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American Literary History 14.4 (2002) 776-804

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The Fever Next Time:
The Race of Disease and the Disease of Racism in John Edgar Wideman

Lisa Lynch

In 1800, the American novelist Charles Brockden Brown published Arthur Mervyn, a fictional account of a youth's adventures during the Philadelphia yellow fever epidemic of 1793. The novel was praised by contemporary readers for its realistic depiction of the effects of the "evils of pestilence" on the nation's new capital during a catastrophic summer that Brown correctly predicted was to become "an aera in [the city's] history" (4). Brown narrates Philadelphia's descent into anarchy as yellow fever wipes out one-fifth of its population and sends city officials and wealthy citizens into temporary exile in the countryside. By the time young Mervyn arrives in Philadelphia, the city has become a ghost town, peopled mainly by the indigent, the ill, and the depraved—and by the occasional "faithful black" who cared for the stricken or carted them off to the hospital or morgue. As Arthur Mervyn twists and uncoils through a labyrinthine plot involving deception, betrayal, and ultimately unreliable suggestions of redemption, these "faithful blacks" remain at the margins of the text, voiceless and faceless, a feature of the nightmare landscape of the devastated metropolis. 1

Almost two centuries later, the African-American novelist John Edgar Wideman revisited the 1793 Philadelphia epidemic with two works of fiction, the short story "Fever" (1989) and the novel The Cattle Killing (1996), which cover the same terrain as Arthur Mervyn from an entirely different vantage point. Like Brown's novel, both "Fever" and The Cattle Killing narrate the adventures of young men in plague-torn Philadelphia; they are also tales of deception and betrayal. But Wideman's stories are told through the voice of the "faithful blacks" that exist at the margins of Brown's Arthur Mervyn, and their accounts of the Philadelphia [End Page 776] epidemic reveal a city in which blacks and whites are at once deeply interdependent and utterly divided. 2 "Fever" and The Cattle Killing are narrated primarily by black men who serve the city during the epidemic with the hope—at least in the beginning—that they might prove their worth as citizens to Philadelphia's white community. When these narrators conclude that their efforts have been futile, they fall prey to despair. Wideman suggests that this despair at the betrayal of the dream of equality has been passed down through succeeding generations and is fl in the despair endemic among some African Americans through the present day.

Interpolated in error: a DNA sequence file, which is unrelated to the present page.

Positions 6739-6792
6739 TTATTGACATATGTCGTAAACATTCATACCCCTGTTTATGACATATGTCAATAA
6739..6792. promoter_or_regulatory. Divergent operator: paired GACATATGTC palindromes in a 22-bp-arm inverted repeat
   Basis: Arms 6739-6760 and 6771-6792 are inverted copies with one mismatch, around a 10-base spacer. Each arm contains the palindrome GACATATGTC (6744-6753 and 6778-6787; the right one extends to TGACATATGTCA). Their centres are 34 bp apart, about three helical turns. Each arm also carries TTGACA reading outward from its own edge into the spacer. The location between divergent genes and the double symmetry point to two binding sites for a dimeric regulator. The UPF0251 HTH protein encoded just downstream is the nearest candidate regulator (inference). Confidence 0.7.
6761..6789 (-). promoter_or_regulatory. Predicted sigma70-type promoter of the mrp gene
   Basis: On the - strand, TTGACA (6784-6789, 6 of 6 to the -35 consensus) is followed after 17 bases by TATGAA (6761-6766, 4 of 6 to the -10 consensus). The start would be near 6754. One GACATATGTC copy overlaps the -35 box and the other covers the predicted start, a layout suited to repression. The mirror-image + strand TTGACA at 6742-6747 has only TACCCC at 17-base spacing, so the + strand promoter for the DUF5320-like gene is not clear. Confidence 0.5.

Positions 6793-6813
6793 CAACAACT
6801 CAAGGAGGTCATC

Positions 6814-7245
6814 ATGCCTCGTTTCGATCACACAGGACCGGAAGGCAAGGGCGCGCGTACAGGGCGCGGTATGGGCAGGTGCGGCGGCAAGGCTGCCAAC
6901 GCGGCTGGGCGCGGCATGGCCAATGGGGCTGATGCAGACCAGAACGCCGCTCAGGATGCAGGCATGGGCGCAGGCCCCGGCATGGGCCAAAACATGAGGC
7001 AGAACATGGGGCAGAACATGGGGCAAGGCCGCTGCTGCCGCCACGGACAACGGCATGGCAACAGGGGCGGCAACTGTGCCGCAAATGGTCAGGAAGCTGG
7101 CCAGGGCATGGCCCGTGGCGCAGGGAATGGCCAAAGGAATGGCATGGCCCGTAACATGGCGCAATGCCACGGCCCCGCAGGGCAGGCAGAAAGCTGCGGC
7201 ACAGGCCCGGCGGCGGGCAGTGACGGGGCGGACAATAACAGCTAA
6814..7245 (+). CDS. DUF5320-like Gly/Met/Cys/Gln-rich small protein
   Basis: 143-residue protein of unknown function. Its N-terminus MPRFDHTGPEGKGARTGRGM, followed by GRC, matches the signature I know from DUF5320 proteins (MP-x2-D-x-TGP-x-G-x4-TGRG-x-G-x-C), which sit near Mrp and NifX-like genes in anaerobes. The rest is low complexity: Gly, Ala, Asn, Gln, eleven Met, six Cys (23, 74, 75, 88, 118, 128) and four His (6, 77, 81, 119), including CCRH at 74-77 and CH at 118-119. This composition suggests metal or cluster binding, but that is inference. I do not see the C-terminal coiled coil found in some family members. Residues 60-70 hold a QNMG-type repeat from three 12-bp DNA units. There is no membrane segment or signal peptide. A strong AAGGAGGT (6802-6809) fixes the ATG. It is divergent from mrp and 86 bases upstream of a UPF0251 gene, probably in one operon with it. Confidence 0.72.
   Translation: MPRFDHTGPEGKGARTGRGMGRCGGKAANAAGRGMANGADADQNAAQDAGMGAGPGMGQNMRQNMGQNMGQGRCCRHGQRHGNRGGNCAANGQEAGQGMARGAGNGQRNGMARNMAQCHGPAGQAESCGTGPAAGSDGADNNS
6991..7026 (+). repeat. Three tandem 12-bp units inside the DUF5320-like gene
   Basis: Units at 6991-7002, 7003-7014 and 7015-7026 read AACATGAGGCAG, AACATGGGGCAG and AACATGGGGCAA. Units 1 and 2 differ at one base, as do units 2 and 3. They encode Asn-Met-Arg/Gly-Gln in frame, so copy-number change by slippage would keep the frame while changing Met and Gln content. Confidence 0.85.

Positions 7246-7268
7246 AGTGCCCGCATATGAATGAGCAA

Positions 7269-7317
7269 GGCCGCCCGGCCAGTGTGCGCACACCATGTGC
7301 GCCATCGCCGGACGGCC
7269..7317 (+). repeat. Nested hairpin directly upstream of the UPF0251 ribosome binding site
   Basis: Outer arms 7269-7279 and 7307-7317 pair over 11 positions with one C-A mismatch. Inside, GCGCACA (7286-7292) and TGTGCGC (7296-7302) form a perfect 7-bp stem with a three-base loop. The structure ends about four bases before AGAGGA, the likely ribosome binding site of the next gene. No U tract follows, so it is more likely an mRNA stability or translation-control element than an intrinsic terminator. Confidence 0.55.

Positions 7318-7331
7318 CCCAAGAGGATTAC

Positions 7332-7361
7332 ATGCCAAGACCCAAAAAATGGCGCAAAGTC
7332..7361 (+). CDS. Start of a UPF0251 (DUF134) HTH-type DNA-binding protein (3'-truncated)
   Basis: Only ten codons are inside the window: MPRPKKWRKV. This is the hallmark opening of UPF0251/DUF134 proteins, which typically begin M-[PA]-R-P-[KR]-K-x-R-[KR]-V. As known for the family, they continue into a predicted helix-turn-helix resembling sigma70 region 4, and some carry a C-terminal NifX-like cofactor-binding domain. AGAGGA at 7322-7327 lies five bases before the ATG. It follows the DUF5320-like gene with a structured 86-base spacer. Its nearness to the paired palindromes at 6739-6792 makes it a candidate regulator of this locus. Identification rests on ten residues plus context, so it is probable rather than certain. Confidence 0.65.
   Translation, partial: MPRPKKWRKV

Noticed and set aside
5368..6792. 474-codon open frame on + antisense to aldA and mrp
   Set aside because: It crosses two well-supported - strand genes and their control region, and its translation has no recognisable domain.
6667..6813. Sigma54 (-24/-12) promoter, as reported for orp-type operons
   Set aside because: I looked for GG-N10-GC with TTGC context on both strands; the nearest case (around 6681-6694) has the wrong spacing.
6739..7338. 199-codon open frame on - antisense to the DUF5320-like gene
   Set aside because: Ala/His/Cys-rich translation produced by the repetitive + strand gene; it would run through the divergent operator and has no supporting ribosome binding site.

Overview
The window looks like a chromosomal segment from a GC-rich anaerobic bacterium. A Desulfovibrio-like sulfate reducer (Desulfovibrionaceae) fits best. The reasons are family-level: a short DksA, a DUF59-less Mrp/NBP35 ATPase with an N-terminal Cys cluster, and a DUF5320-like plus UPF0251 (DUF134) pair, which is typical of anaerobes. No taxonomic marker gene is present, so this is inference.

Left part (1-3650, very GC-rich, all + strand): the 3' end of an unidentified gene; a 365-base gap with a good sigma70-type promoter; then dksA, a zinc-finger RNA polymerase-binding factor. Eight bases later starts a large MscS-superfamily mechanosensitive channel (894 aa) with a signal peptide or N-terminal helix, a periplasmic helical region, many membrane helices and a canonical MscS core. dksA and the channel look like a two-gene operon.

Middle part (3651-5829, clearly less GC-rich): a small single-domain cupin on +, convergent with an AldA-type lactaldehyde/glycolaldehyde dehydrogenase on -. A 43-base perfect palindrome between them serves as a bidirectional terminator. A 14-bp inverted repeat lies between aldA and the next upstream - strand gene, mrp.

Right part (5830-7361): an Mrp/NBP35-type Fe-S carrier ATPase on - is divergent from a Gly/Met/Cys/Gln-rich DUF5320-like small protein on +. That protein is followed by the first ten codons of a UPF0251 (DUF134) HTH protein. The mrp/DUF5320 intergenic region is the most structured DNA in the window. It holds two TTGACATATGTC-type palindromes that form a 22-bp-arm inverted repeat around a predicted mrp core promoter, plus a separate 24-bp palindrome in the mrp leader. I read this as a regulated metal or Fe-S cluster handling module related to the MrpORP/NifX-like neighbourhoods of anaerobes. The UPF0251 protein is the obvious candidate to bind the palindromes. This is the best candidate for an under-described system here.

The eighteenth-century setting of "Fever" and The Cattle Killing sets them apart from most of Wideman's fiction. In works such as Philadelphia Fire (1991), the novels of The Homewood Trilogy (1992), and Two Cities (1998), Wideman has exhaustively mapped the African-American geographies of modern-day Pittsburgh and Philadelphia, chronicling the struggles of poor blacks as they try to survive in a hostile, sometimes hopeless environment. But a concern with writing African Americans into history informs all of Wideman's writing. In particular, Wideman has been preoccupied since the mid-1980s with retelling the events surrounding the 1985 MOVE bombing in Philadelphia. The MOVE bombing is the subject of Philadelphia Fire; it is integral to the plot of Two Cities, Wideman's latest novel, and The Cattle Killing and "Fever" allude to it as a betrayal of African Americans similar to the betrayal that occurred in Philadelphia in the summer of 1793.

What is most striking about all these efforts to reconstruct an obscured black history—both the history of the near past and of the distant past—is that even as Wideman suggests the urgency of his project, he consistently destabilizes his narrative structure in order to call into question this very process of historical reconstruction. For the most part, this narrative instability is signified through the lack of a central narrator. "Fever" and The Cattle Killing feature multiple narrators with multiple, frequently contradictory, perspectives. Often these...


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